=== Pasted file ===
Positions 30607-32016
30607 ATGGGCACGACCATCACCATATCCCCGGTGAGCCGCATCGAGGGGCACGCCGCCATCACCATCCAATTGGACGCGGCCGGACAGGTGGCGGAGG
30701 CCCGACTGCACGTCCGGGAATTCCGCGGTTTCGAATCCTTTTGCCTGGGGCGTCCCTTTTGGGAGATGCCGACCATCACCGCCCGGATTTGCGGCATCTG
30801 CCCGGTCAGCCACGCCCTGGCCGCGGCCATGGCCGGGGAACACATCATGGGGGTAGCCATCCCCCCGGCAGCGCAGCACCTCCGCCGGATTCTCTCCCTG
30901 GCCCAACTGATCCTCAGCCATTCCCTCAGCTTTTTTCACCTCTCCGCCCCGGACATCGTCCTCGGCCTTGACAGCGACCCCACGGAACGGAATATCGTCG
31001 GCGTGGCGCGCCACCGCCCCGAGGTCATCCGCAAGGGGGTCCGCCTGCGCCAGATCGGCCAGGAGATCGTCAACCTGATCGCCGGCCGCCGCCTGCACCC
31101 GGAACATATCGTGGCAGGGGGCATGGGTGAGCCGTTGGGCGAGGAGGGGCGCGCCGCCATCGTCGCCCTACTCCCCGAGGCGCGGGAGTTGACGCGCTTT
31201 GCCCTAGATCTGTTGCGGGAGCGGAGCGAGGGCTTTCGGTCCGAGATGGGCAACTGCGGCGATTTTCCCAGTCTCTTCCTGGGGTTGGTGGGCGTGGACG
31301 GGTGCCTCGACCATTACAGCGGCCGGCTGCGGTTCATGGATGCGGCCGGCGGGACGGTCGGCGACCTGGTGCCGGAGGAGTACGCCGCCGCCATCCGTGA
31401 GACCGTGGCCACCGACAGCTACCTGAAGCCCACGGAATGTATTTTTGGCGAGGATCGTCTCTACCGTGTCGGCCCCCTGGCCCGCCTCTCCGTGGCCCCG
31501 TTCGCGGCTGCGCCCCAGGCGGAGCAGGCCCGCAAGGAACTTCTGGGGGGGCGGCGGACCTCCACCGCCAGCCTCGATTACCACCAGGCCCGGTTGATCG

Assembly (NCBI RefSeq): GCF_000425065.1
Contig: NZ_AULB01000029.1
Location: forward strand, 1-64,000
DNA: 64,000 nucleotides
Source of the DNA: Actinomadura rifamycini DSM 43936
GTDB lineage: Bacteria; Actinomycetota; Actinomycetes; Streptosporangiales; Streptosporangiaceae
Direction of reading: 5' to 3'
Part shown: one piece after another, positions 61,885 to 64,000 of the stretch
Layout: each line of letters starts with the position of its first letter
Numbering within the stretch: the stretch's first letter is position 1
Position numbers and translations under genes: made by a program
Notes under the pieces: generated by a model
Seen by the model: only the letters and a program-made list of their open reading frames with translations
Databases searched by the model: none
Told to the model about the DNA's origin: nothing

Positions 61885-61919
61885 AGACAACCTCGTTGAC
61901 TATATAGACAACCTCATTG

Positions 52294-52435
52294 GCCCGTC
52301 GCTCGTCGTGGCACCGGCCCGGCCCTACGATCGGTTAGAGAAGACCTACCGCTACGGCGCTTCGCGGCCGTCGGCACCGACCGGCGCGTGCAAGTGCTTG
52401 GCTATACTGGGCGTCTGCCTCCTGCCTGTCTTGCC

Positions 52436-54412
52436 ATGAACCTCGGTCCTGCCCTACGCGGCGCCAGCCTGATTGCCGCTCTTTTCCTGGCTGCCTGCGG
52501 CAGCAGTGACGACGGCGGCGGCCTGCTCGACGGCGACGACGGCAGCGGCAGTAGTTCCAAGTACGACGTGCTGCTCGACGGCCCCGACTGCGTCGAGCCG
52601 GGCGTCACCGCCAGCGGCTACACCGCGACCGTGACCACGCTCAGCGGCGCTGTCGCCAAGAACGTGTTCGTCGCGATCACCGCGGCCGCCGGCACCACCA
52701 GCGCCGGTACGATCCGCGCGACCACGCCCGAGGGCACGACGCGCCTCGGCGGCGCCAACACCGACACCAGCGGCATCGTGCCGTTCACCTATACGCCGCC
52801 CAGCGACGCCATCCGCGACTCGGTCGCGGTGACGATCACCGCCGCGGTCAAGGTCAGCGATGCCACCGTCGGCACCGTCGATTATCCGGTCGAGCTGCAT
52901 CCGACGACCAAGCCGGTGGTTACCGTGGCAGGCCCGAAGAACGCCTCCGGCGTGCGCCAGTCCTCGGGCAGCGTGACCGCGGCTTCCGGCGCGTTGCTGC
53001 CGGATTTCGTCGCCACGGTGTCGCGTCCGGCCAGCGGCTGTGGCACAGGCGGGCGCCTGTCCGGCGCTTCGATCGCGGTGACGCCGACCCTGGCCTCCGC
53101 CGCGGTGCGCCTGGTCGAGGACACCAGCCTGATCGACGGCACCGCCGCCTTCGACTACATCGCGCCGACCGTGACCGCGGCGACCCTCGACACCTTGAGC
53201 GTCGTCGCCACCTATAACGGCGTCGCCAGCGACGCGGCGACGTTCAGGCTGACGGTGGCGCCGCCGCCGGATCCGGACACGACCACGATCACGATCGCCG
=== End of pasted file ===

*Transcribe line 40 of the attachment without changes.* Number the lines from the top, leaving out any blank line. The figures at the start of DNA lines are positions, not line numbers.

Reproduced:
52901 CCGACGACCAAGCCGGTGGTTACCGTGGCAGGCCCGAAGAACGCCTCCGGCGTGCGCCAGTCCTCGGGCAGCGTGACCGCGGCTTCCGGCGCGTTGCTGC